University of Vermont

The Honors College

University of Vermont Truman Scholarship Award Winners:

  • Jeanelle Achee '14
  • Tad Cooke '14
  • Hillary Laggis '14
  • Brent Reader '13
  • Alma Arteaga '13
  • Eliza Kelsten '13
  • Rachel Schneider '12
  • Kesha Ram '08
  • Jeanelle Achee '14, 2013 Truman Scholar

    Jeanelle Achee

    Nursing major Jeanelle Achee, a UVM junior, has been named a 2013 Harry S. Truman Scholar. She is one of 62 students this year to win the highly competitive national award, which recognizes those who want to make a difference in public service and "provide them with financial support for graduate study, leadership training, and fellowship with other students who are committed to making a difference through public service."

    A Rochester, Vt. native, Achee enrolled at UVM dedicated to begin her training as a nurse as well as to develop an expertise in how to help women around the world, especially around issues of sexual violence. As a survivor of sexual violence, Achee has worked with communities throughout Vermont to advocate for women’s empowerment in areas of our society where it is needed most. She created a leadership weekend for the Girl Scouts Beyond Bars; an empowerment event for young girls who have a parent in prison. Her work with the organization introduced children to positive role models, strategies for living a healthy lifestyle, and how to foster self-efficacy.

    In addition to her work with Girl Scouts Beyond Bars, Achee, a certified crisis counselor, has dedicated thousands of hours to counseling victims at Hope Works, Chittenden County’s largest non-profit organization dedicated to supporting people who have experienced the trauma of sexual violence. She has also been an active volunteer in statewide campaigns for presidential candidates John Kerry and Barack Obama. She’s volunteered for Sen. Bernie Sanders’ re-election. She co-founded the Vermont Student Summit for Building Peace in Iraq, a foundation for a statewide student-led peace group. She’s received state and national recognition for her service to her community, including the Duke of Edinburgh Silver Award, the Miss America Community Service Award, and the Vermont Governor’s Award for Outstanding Community Service. A global studies minor, she is also a member of Mortar Board, and is a former member of the Dewey House for Civic Engagement, UVM’s residential learning community for students who are dedicated to becoming engaged and active members in the community through public service.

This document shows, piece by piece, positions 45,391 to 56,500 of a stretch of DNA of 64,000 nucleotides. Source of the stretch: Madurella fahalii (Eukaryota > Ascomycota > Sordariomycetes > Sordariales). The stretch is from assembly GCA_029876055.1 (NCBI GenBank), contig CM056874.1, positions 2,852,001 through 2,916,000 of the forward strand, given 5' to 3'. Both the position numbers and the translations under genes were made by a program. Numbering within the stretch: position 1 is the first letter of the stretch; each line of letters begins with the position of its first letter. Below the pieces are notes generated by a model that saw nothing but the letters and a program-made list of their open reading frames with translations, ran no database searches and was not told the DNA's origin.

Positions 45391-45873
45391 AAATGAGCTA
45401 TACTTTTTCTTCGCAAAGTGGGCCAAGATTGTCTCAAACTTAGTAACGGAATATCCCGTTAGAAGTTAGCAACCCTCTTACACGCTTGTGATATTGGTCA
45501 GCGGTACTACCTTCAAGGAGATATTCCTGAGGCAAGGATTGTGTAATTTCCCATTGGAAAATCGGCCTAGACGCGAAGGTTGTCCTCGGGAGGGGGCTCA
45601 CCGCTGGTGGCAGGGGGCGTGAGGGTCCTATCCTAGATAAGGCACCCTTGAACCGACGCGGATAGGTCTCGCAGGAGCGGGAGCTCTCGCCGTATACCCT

Tad Cooke '14, 2013 Truman Scholarship Finalist

    Tad Cooke

    Tad Cooke ’14 was named a 2013 Truman Scholarship Finalist. An energy and food systems major at UVM (a major he self-designed), he has been leading the way in implementing green energy systems at UVM and in the Burlington community. In 2012 he wrote a grant and received $23,000 to create a heating system for the greenhouse at UVM’s Horticulture Farm; that system relies exclusively on renewable energy. For this project, he and fellow undergraduate Erick Crockenberg designed and is in the process of installing a biothermal energy system powered by farm waste that is produced daily (such as dairy manure, bedding, and compost). This renewable energy system is the first of its kind not just at UVM but at any university; it is carbon-negative, and it gives the greenhouse the ability to heat itself using the natural processes occurring in the greenhouse. Most recently, he has submitted a proposal to the City of Burlington to repurpose the Moran Power Plant (a defunct coal power plant and a vacant eye-sore prominently located on the city’s waterfront).

    Tad is originally from Williston, Vt. After he graduates from UVM he plans to continue to work with local communities to establish net-zero energy structures. He also intends to create a non-profit that will help cities identify and repurpose structures to become producers of green energy.





    Hillary Laggis '14, 2013 Truman Scholarship Finalist

    Hillary Laggis

    Hillary Laggis ’14 was named a 2013 Truman Scholarship Finalist. A public communications major, she has been a leader and a change maker throughout the UVM campus and in the Vermont community. On campus, Hillary is best known for her tireless work in 2012 to unite the UVM student body and local Burlington community behind a vision of empowering lower income local youth to get involved in the outdoors. Her work brought together the DREAM (Directing through Recreation, Education, Adventure and Mentoring) Program (a program that pairs a local lower-income student with a UVM student mentor), 15 DREAM mentees, the Outing Club, and over 40 other student groups to hike portions of Vermont’s Long Trail as part of UVM’s annual Catamountain Classic. The organization was called Avi Adventures, named after a UVM student and friend of Laggis'.